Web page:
The analysis was based on a social media survey of beneficiaries, case managers/discharge planners, and suppliers. Over 1,000 responses were gathered in a 6-week time frame, indicating the power of social media to gather relatively large amounts of information in a short period of time. The report found that the Medicare Competitive Bidding (CB) process may require mid-course corrections in order to improve the beneficiary experience under CB. The report is available here.
Al Dobson presented at the American Orthopedic and Prosthetic Association’s Centennial Celebration and World Congress on Saturday, September 9. Al’s presentation, “The Economic Value of Orthotics and Prosthetics Care to the Medicare Program: 2011 – 2014 Update” summarized Dobson | DaVanzo’s recent research on the financial benefit to government and private payers when a person with spinal injury or lower limb loss or impairment attains restored mobility through receipt of orthotic and prosthetic services. This research, which confirmed the findings of an initial study that used earlier years of data, suggested that the receipt of orthotic and prosthetic services leads to a reduction in health care utilization that equals or exceeds the cost of the services, thus increasing quality of life for the patient and reducing the cost to Medicare. To view the presentation, click here.
Al Dobson, Kennan Murray and Joan DaVanzo recently co-authored a report for 340B Health summarizing an analysis that assessed the financial impact of 340B discounts on drug manufacturers and evaluated the plausibility of claims that the 340B Program is a cause of pharmaceutical price increases, cost shifting, and reductions in private sector research and medical discovery. The analysis found that the 340B Program cannot plausibly be a major driver of U.S. drug spending or a major cause of cost shifting by drug manufacturers to make up for 340B discounts. The results of this analysis were published on the 340B Health website to view click here.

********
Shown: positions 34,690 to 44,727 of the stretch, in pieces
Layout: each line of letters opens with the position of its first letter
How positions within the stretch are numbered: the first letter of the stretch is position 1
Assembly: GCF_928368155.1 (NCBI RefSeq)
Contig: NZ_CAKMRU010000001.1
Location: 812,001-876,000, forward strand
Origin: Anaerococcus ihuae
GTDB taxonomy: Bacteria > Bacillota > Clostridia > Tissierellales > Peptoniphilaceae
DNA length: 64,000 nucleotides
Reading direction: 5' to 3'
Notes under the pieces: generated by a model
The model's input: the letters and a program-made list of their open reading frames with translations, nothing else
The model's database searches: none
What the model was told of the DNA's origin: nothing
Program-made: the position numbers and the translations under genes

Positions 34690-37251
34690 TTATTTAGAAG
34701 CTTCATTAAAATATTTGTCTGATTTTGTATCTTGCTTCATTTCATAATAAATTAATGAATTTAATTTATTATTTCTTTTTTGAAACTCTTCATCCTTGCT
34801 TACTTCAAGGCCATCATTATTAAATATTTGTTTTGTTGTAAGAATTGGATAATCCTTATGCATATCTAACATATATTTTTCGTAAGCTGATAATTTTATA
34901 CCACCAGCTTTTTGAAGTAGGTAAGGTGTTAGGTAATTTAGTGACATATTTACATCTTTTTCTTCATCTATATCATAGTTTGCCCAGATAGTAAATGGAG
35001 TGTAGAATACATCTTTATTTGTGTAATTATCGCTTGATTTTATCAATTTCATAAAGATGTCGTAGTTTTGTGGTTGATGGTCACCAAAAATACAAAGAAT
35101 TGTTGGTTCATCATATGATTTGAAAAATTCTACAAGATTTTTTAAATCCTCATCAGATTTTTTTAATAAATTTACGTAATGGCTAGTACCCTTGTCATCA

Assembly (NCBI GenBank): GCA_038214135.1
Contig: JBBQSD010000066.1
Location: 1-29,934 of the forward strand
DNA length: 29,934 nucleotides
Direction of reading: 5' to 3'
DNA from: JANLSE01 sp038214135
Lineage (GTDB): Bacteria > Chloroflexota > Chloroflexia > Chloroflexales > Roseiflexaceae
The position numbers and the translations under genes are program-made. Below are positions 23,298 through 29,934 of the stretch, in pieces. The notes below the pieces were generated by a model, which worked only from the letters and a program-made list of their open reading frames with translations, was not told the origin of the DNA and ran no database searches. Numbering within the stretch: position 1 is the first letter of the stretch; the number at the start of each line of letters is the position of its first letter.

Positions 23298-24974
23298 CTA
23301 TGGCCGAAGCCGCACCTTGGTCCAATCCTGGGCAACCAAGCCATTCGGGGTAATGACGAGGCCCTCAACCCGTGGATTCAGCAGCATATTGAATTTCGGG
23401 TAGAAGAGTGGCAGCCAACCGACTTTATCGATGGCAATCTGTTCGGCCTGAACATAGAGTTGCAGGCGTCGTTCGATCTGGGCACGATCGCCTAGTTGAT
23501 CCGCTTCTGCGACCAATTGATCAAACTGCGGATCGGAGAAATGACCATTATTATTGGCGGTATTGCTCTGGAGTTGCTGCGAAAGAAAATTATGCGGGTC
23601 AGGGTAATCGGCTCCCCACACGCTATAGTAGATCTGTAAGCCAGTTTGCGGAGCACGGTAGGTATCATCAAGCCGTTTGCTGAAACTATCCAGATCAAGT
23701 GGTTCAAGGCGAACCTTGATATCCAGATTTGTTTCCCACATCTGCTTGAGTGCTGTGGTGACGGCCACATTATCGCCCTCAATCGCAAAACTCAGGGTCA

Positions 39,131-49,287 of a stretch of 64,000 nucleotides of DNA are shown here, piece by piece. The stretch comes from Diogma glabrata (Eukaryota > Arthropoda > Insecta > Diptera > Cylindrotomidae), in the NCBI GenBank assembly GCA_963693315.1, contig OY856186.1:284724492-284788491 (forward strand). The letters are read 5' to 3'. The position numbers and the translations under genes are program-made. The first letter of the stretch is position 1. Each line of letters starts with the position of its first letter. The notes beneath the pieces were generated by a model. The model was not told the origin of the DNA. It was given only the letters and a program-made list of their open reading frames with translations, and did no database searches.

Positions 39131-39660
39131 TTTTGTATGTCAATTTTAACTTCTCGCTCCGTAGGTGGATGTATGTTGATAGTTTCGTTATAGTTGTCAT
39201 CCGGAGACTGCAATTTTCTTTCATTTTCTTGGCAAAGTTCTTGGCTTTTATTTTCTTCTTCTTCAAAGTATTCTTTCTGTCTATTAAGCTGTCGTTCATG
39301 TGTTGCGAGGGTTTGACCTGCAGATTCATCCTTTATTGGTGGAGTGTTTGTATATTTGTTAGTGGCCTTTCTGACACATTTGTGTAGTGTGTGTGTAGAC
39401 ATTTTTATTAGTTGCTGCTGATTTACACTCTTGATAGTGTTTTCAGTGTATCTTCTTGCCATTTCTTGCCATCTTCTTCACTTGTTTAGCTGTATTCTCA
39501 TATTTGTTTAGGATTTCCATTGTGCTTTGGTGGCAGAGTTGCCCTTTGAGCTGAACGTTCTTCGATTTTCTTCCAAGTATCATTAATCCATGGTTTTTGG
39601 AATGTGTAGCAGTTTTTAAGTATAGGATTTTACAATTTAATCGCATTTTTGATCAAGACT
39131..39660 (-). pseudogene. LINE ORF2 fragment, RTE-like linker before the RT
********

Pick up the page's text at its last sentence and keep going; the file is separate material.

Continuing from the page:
Al Dobson, Kennan Murray and Joan DaVanzo recently co-authored a report for 340B Health which evaluated the financial challenges faced by disproportionate share hospitals participating in the 340B drug discount program due to their characteristics as safety net hospitals and their unique patient populations. The study analyzed whether 340B DSH hospitals incur higher drug spending than non-340B hospitals because they treat high levels of low-income patients and operate as safety net facilities. The analysis found that 340B DSH hospitals incur higher drug spending than non-340B hospitals due to the low-income patients they treat and the nature of the safety net facilities they operate. Read the report here.
Dobson | DaVanzo's study of the MedPAC site-neutral post-acute care payment system prototype was published in a letter from the American Hospital Association (AHA). The letter, "Recommendations on the Development of a Post-Acute Care Prospective Payment System”, discusses AHA’s concerns with the MedPAC prototype, and makes several recommendations. The concerns and recommendations follow from the Dobson | DaVanzo's report, which examined the prototype payment system data sources, econometric approach, and policy implications. To view the letter which includes the report click here.